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Small is Beautiful

By December 20, 2016DFL Philosophy, Sustainability

Reading Shawn’s post about Natural Capitalism, recalled to me where I first met the ideas that he and I have discussed at length, among them the bad accounting that lies at the heart of the current crisis of capitalism. A crisis that we both believe did not have to be, and certainly not to be as bad.

We will talk more of accounting and systems of survival, of how growth in debt requires that we pursue infinite growth on a finite planet (and even through the universe [and, yes, the answer of cornucopians]). Oh, tales of energy and entropy will we weave, of economic and social capital and their waxing and waning. But for now, I wanted to point out where I first and best met the ideas that Shawn highlighted so well. 

That was in the work of an economist and early backer of organic farming, E. F. Schumacher, author of the 70s-tech book Small is Beautiful. I would offer quotes from the book myself, but I don’t have it scanned. Instead, allow me to cop, copiously, from John W. Greer’s description or outline of it over at The Archdruid Report.

Schumacher: Capitalist; Ecologist

Ernst Friedrich Schumacher was born in Bonn in 1911 and attended universities there and in Berlin before going to Oxford in 1930 as a Rhodes Scholar, (note: um, wow) and then to Columbia University in New York, where he graduated with a doctorate in economics. When the Second World War broke out he was living in Britain, and was interned for a time as an enemy alien, until fellow economist John Maynard Keynes arranged for his release. After the war, he worked for the British Control Commission, helping to rebuild the West German economy, and then began a twenty-year stint as chief economist and head of planning for the British National Coal Board, at the time one of the world’s largest energy firms.

…Recognizing that attempts to import the industrial model into nonindustrial countries usually failed due to shortages of infrastructure and resources, he pioneered the concept of intermediate technology – an approach to development that focuses on finding and using the technology best suited to the resources available – and founded the Intermediate Technology Development Group in 1966. His interest in resource issues also led to an involvement in the organic agriculture movement, and he served for many years as a director of the Soil Association, Britain’s largest organic farming group.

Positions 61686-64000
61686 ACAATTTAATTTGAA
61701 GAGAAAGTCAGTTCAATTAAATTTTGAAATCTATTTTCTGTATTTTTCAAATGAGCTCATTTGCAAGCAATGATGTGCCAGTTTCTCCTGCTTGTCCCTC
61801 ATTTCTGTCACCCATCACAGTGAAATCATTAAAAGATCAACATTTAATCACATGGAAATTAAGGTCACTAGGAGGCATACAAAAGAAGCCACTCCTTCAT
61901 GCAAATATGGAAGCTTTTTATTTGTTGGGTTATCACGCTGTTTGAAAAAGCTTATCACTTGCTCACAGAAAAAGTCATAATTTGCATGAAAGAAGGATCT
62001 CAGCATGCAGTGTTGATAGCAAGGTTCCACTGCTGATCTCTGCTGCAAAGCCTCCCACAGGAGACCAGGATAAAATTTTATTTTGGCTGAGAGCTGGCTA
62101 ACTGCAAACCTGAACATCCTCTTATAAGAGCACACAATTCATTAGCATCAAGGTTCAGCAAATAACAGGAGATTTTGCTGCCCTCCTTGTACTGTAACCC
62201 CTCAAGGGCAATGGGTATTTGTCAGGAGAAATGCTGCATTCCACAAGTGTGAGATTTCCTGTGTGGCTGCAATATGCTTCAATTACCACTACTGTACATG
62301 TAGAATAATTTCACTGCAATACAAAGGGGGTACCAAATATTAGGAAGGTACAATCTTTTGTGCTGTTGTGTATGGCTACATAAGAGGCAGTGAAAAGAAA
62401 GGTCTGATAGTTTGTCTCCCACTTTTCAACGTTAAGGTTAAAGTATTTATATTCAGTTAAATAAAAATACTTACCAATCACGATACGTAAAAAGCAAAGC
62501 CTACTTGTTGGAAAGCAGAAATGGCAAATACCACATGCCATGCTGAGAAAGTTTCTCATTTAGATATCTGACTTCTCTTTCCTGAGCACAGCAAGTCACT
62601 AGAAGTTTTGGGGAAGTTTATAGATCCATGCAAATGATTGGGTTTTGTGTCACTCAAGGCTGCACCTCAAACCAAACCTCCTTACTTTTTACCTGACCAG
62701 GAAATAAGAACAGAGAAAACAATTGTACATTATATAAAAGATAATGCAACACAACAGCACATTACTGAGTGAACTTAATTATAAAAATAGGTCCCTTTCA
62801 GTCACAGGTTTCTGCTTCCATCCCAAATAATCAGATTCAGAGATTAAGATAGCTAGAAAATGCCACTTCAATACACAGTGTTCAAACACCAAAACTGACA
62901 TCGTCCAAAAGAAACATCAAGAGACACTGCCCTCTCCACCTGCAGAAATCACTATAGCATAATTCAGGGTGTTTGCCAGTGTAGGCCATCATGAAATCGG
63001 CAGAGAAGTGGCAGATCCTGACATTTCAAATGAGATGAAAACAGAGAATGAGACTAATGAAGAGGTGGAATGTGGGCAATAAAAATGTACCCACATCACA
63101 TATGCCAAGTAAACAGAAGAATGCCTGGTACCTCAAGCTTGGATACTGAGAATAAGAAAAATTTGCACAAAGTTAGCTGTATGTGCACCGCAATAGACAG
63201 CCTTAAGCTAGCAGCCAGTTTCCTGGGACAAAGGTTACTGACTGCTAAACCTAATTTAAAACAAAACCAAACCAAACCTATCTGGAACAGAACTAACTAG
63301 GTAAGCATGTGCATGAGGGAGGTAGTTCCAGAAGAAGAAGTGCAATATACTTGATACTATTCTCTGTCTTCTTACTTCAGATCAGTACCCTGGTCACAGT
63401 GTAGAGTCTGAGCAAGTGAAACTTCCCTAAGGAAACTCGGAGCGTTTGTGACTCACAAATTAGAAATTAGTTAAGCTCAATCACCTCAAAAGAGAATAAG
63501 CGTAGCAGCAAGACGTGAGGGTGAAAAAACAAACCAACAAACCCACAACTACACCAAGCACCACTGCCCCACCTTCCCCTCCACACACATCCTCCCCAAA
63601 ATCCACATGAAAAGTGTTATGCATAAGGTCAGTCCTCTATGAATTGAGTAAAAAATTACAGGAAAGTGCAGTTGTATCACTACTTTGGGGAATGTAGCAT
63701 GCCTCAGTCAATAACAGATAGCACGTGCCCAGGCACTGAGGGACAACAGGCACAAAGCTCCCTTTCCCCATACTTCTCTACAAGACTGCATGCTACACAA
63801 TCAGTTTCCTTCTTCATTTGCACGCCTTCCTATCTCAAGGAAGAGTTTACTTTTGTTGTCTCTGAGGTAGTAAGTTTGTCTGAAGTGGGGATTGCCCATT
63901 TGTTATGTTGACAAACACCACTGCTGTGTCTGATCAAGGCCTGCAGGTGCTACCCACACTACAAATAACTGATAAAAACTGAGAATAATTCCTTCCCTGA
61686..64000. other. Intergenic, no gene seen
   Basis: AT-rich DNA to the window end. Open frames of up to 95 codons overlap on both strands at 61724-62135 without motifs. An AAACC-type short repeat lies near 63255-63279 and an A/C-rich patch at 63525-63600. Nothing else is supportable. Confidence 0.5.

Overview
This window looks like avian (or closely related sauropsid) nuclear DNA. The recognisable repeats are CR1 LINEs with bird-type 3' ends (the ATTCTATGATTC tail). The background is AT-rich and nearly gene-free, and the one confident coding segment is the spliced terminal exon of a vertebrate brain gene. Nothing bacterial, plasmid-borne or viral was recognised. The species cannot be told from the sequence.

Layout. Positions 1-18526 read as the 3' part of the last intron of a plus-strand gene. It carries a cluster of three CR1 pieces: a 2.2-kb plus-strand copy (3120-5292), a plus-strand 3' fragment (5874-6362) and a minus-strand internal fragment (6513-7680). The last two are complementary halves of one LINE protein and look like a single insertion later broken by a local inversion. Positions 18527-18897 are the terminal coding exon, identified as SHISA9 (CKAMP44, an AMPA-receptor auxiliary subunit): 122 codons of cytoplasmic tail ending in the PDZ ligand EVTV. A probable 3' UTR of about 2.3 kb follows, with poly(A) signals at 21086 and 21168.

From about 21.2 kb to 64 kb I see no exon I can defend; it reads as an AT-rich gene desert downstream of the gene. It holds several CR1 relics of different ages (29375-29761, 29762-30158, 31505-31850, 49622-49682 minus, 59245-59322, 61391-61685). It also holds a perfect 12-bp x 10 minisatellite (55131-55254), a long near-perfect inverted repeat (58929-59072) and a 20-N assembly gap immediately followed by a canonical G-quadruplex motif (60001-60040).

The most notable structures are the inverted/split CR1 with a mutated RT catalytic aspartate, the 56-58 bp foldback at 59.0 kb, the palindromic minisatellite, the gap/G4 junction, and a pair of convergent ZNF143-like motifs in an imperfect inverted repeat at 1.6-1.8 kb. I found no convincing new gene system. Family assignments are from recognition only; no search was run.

Schumacher is thus an interesting character, and perhaps the “patron saint” of natural capitalism. Of course, we haven’t said much about what earned him that status. Anon.

Primary and Secondary goods

Schumacher drew a hard distinction between primary goods and secondary goods. The latter of these includes everything dealt with by conventional economics: the goods and services produced by human labor and exchanged among human beings. The former includes all those things necessary for human life and economic activity that are produced not by human beings, but by nature. Schumacher pointed out that primary goods, as the phrase implies, need to come first in any economic analysis because they supply the preconditions for the production of secondary goods. Renewable resources, he proposed, form the equivalent of income in the primary economy, while nonrenewable resources are the equivalent of capital; to insist that an economic system is sound when it is burning through nonrenewable resources at a rate that will lead to rapid depletion is thus as silly as claiming that a business is breaking even if it’s covering up huge losses by drawing down its bank accounts.

Sounds like bad accounting, huh?

Schumacher stressed the central role of energy among primary goods. He argued that energy cannot be treated as one commodity among many; rather, it is the gateway resource that allows all other resources to be accessed. Given enough energy, shortages of any other resource can be made good one way or another; if energy runs short, though, abundant supplies of other resources won’t make up the difference, because energy is needed to bring those resources into the realm of secondary goods and make them available for human needs. Thus the amount of energy available per person puts an upper limit on the level of economic development possible in a society, though other forms of development – social, intellectual, spiritual – can still be pursued in a setting where hard limits on energy restrict economic life.